Share the stress

Faithwriters.com challenge – Advanced level – 25 January 2018 – Stressed

When Cass Jennings is asked to help bring back the body of a colleague from the Antarctic ice, she assumes the death was down to a moment of carelessness in a hostile environment. But when the power briefly fails part way into the long Antarctic winter, then returns just as the crew get hysterical, Cass smells a rat – like a lab rat. Someone is testing the supposedly stable scientific minds, measuring how they respond to stress.

The stakes are suddenly raised by a series “accidents” which even the station commander can’t explain. Who is causing the mayhem? And does Cass have the inner strength to escape the deadly trap? Michael Iden’s novel “The Winter Over”[1] explores how individuals and groups respond to extreme stress – and the result isn’t pretty. All kinds of hidden demons lead to a mixture of fight and flight responses among the crew.

Although few people will face such extreme natural or human dangers, there are situations in everyday life that push our buttons. And when they come in quick succession, it can be difficult to maintain an appearance of calm control. Our words and actions too readily reveal the hidden darkness inside: “For the mouth speaks what the heart is full of.” (Matthew 12:34b NIV)

But Jesus doesn’t want us to be overcome by the inevitable stresses of life. In a beautiful call to balance our work and rest, he offers to share our load with us:

“Come to me, all you who are weary and burdened, and I will give you rest. Take my yoke upon you and learn from me, for I am gentle and humble in heart, and you will find rest for your souls. For my yoke is easy and my burden is light.” (Matthew 11:28-30)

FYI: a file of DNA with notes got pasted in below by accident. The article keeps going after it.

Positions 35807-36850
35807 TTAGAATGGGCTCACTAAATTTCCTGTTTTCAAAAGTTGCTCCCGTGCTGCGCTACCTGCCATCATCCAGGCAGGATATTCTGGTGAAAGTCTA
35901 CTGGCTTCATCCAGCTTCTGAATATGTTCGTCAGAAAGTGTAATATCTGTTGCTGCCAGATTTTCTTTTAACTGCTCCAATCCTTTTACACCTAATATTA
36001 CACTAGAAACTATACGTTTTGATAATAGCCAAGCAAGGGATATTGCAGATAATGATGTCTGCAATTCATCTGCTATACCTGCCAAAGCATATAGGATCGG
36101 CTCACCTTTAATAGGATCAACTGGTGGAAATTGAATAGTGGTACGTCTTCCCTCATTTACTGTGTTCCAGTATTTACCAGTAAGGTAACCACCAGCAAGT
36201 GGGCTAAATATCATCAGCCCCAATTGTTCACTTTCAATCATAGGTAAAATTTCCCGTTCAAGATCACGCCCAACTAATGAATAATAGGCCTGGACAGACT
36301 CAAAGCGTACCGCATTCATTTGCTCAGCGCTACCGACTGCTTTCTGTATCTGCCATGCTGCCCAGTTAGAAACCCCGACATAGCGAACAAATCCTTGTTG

The importance of this offer lies in the picture of two oxen ploughing together. Oxen are by nature slow and steady beasts, not easily stressed. The shared yoke means they must work at the same pace, usually that of the larger, older, slower beast. By choosing to work with Christ in all we do, we may find ourselves working more slowly, perhaps doing fewer things. But we will survive the stresses of daily life and perhaps even accomplish more than we ever dreamed.

[1] Michael Iden (2017), The Winter Over, Seattle: Thomas and Mercer

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About prophetable

My wife Elizabeth and I were commissioned as Officers (ministers) in The Salvation Army in 1997, and have served in appointments in England and Scotland. Since July 2016 I have been working in The Salvation Army's Scotland Office as combined parliamentary and ecumenical representative.
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